DAVID GREENE, HOST:
Now, the U.S. and China will be holding talks this week in Beijing. But political controversy is threatening to overshadow all of that. Last week a blind lawyer and human rights activist escaped China's vaunted security apparatus and apparently has sought refuge with American diplomats in Beijing. That follows a major scandal that recently toppled a senior Communist Party official. All of which promises to make for a tense welcome for Secretary of State Hillary Clinton, who arrives tomorrow morning in the Chinese capital.
But while these scandals have made international headlines, not so inside China, as NPR's Frank Langfitt learned, speaking today to people in Shanghai.
FRANK LANGFITT, BYLINE: In much of the world, the story of Chen Guangcheng, the blind human rights lawyer, is big news.
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LANGFITT: Here in China, it's different story.
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LANGFITT: This morning, scores of workers poured onto the Shanghai ferry for a day of sight-seeing. May 1st is Labor Day, a national holiday. I asked a group of workers if they'd heard of Cheng Guangcheng.
UNIDENTIFIED MAN #3: (Foreign language spoken)
LANGFITT: More than a dozen people stared back blankly, shaking their heads. One of them, Wang Wei, is a 37-year-old construction worker from Central China.
WANG WEI: (Through translator) I haven't seen anything about him. I don't have time. I don't get on the Internet and I don't read newspapers.
LANGFITT: No great surprise. Wang works from 6:00 a.m. until 4:30 in the afternoon and has no access to the Web.
Across the river on the Bund, Shanghai's colonial waterfront, there were more white-collar professionals. Still, no luck.
UNIDENTIFIED WOMAN #2: (Foreign language spoken)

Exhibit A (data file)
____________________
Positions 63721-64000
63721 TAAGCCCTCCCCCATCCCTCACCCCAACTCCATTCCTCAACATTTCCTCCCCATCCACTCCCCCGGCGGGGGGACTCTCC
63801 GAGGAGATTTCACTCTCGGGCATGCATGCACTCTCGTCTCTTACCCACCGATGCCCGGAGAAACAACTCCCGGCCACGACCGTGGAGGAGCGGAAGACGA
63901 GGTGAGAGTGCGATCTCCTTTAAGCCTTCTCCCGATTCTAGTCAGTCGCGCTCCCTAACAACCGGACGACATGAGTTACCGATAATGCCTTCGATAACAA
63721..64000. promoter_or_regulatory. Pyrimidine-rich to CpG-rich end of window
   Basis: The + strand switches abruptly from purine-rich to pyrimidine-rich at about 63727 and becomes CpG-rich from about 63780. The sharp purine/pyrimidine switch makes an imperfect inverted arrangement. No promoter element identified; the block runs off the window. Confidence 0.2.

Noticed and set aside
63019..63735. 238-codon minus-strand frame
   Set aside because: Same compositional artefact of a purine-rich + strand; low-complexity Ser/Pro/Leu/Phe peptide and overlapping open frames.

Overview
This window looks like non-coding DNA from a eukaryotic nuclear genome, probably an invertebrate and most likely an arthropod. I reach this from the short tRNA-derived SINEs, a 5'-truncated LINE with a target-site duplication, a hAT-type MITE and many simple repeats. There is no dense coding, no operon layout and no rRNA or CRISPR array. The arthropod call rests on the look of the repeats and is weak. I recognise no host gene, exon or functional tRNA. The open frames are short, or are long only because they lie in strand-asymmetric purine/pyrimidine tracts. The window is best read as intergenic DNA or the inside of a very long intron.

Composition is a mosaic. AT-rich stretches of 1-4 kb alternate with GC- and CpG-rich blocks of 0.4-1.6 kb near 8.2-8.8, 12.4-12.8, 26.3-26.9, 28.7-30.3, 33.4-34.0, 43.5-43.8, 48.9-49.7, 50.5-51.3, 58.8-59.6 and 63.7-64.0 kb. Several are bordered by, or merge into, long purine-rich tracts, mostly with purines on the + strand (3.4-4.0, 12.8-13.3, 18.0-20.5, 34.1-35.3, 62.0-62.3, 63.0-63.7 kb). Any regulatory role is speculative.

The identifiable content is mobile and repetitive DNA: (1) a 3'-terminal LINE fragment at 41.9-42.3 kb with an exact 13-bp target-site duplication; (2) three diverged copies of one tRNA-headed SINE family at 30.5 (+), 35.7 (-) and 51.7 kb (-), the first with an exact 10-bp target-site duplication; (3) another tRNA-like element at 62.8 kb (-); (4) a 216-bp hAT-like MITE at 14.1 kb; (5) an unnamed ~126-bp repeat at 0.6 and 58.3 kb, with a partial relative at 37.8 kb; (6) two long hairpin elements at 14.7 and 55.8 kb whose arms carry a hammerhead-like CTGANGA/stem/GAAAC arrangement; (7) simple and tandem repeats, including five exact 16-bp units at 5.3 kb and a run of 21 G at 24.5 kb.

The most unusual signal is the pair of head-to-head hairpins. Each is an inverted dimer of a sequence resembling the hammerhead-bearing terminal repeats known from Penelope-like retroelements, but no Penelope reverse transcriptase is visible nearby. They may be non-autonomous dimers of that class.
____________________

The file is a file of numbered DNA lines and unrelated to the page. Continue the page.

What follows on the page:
LANGFITT: I don't know. Who? No idea, they said. Why do so many people here not know about a story making headlines around the world? For one, China's government has blacked out news of Chen in almost all state media. Wang Tianding teaches journalism at Xian Foreign Language Studies University.
WANG TIANDING: (Through translator) I think many people from Chinese media are interested in Chen's case, but they don't have the opportunity and possibility to cover the story.
LANGFITT: News about Chen is widely available on Sina weibo, a Chinese twitter-like micro-blog with more than 300 million users. But China has 1.3 billion people and most of them aren't tweeting. Professor Wang says many ordinary people are consumed with trying to get ahead in a crowded, competitive society.
TIANDING: (Through translator) In today's China, too many people have various kinds of pressure in their lives. They live in a society of consumerism.
LANGFITT: While no one I talked to this morning had heard of Chen, some had heard of Bo Xilai. He's the high-ranking official in custody related to a corruption investigation and the murder accusations against his wife. The party has used the state media to attack Bo in recent weeks. Chen Hao is an interior designer from neighboring Jiangsu Province. He sees the case as more about political in-fighting than wrong-doing.
CHEN HAO: (Foreign language spoken)
LANGFITT: There are factions within the party, he says. It's power struggle. We ordinary people don't know much about it.
Zhou Yongde, a Shanghai factory worker, said he believed the accusations against Bo and his wife. Echoing the thoughts of many here, he said the government is riddled with corruption and unlikely to change.
ZHOU YONGDE: (Foreign language spoken)
LANGFITT: I don't trust 70 percent of officials above the district level, he says. They take and offer bribes, although we don't have evidence against them. Reform? There is no way that reform could happen.
Even when people know about a sensitive political issue like the fall of Bo Xilai, it's not always easy to talk about. Especially in a highly public place like Shanghai's Bund. While I was interviewing there, a government security guard came over and told me to stop, citing a local regulation. When I failed to leave immediately, he called in his boss to apply more pressure.
Frank Langfitt, NPR News, Shanghai. Transcript provided by NPR, Copyright NPR.